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What would be the response of civil libertarians and leftist academics if a major state-run university decided to mandate that all incoming freshmen students study a commentary on the Bible written by me?

You can imagine that the ensuing outcry from the left would be deafening.

“A state school cannot force one religion on students of varying faiths, or even students who practice no faith,” they would assert.

However, a comparable situation is actually happening at the University of North Carolina at Chapel Hill, which has gotten a taste of that old-time religion … of Islam.

The university is, in fact, requiring all incoming freshmen and transfer students to participate in a course on Islam that features a book titled, “Approaching the Qur’an: The Early Revelations.” The book, written by Michael Sells, is an accumulation of passages from the Islamic holy text that includes commentaries by Mr. Sells. After reading the book, students must attend discussion sessions in August.

So let me get this straight: Kids can’t say the Pledge of Allegiance at school because it mentions God. Students also may not allude to their faith at high school graduations, pray before football games or be instructed in abstinence programs that utilize biblical Scripture (all recent court rulings). But this university can force college students to take a course on Islam.

Can you say hypocrisy, students?

The North Carolina chapter of the American Civil Liberties Union – the organization that is typically opposed to all religious references in the public square – has nebulously advised the university to “proceed with caution,” the Herald Sun reported.

Does this mean the ACLU will now endorse voucher programs and the Ten Commandments at schools?

Don’t bank on it.

Thankfully, a non-profit conservative organization in Forest, Va., is challenging the university’s required course on Islam. The Family Policy Network has sought out three student plaintiffs – one an evangelical Christian, one a Catholic and one Jewish – who are legally challenging the mandated course. Two other plaintiffs in the suit are James Yacovelli and Terry Moffitt, a UNC alumnus who serves as the North Carolina director of the Family Policy Network.

The organization’s president, Joe Glover, said that the book is biased because the author is a renowned Islamist and that the nature of the book would be more comparable to a book on the New Testament written by an evangelical leader like me. But you can bet that none of my books are going to be required at this or any other school because my books are not politically correct. It would not be fashionable to require a book by me.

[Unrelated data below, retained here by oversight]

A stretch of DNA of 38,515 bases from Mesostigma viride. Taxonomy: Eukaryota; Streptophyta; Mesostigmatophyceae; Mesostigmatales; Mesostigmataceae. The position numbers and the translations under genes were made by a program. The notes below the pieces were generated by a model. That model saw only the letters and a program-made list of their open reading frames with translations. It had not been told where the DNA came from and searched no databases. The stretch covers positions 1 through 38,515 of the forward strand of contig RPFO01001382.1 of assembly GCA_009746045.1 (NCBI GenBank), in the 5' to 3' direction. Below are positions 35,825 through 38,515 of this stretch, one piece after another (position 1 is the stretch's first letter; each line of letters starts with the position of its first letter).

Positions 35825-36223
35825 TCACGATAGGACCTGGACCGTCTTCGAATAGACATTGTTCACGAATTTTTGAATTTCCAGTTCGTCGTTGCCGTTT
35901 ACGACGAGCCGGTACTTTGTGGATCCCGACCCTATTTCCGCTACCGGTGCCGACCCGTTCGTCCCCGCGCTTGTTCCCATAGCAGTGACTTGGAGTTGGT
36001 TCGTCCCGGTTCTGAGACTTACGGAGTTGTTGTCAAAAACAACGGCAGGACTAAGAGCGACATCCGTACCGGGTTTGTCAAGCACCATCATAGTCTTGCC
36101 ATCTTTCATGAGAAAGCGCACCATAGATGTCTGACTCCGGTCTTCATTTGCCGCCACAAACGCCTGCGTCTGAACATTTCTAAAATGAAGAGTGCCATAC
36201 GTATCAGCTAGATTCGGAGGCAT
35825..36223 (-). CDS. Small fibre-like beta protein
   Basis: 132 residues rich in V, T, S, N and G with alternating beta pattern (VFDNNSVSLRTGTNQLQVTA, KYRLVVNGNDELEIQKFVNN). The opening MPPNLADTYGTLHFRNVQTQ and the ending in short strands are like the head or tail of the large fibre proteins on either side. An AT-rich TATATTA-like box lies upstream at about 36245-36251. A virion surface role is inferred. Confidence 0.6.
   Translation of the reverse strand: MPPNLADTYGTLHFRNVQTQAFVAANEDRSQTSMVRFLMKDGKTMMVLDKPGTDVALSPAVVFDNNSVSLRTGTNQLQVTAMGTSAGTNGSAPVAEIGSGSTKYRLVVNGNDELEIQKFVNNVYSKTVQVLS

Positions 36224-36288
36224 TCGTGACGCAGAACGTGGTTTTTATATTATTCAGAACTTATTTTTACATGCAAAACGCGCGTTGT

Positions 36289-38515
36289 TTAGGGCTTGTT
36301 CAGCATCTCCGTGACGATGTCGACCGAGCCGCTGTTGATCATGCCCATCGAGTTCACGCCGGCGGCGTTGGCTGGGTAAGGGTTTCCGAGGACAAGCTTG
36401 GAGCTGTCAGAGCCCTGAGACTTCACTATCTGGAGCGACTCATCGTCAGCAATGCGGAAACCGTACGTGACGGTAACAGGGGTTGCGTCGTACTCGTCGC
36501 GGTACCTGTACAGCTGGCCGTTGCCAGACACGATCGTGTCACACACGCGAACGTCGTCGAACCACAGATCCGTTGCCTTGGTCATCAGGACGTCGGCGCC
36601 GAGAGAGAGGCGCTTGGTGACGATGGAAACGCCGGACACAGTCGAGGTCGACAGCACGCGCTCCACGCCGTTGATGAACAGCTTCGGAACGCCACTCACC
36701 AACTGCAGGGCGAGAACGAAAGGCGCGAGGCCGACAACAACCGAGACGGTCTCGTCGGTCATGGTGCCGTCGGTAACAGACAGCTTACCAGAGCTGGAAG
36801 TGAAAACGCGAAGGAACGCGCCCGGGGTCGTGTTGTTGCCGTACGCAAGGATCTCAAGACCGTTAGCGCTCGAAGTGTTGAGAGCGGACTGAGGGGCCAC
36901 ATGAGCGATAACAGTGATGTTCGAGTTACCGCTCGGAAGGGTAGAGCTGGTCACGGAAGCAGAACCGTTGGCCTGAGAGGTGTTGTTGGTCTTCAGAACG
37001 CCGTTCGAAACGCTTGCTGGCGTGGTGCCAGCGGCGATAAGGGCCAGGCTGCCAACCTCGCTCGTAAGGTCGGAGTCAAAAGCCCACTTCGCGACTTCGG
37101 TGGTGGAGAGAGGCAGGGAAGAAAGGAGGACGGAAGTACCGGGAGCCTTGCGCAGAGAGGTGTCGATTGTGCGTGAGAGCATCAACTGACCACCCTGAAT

This is nothing more than an effort by trendy academics to say, “Look how tolerant and diverse and multicultural we are.”

The lawsuit charges that the university is infringing on students’ First Amendment right to religious freedom by requiring them to read an obviously one-sided book on a particular religion.

“Our long-term goal is to make sure the precedent is affirmed that you cannot force people to take a class about a religious text at a state university,” said Mr. Glover.

Let me say that I have no problem with this or any other university encouraging students to be respectful of Islamic students in the wake of Sept. 11. All Americans need to understand that a large number of Muslims are peaceful people. But this course goes far beyond such an effort.

It could be argued that UNC should have offered a similar course on Christianity after one of those lamebrain individuals bombed an abortion clinic a few years ago. Shouldn’t UNC students have been required to take a course teaching them that virtually all pro-life Christians oppose such violence?

Again, that course would not be fashionable and therefore unacceptable to a politically correct administration.

The lawsuit against UNC, filed in federal district court in Greensboro, was prepared by the American Family Association Center for Law & Policy of Tupelo, Miss.

AFA Chief Counsel Steve Crampton said, “It is hard to believe that a university with the stature of UNC would be unaware of established law prohibiting the religious indoctrination of students. The students represented in this case epitomize the type of victims our organization exists to protect – not only those who are the plaintiffs in this action, but many others whose fear is too great to risk further harm by speaking out.”

This is indeed an important religious freedom case.

While we, as Christians, oppose the abject secularism that is taking place in our courts and throughout society, we also oppose the force-feeding of one religion on students who embrace many different faiths. It’s time our nation and our schools revert to a climate of respect for people of all faiths. When we stop persecuting students for what they believe, the diversity UNC claims to be seeking will fall into place naturally.

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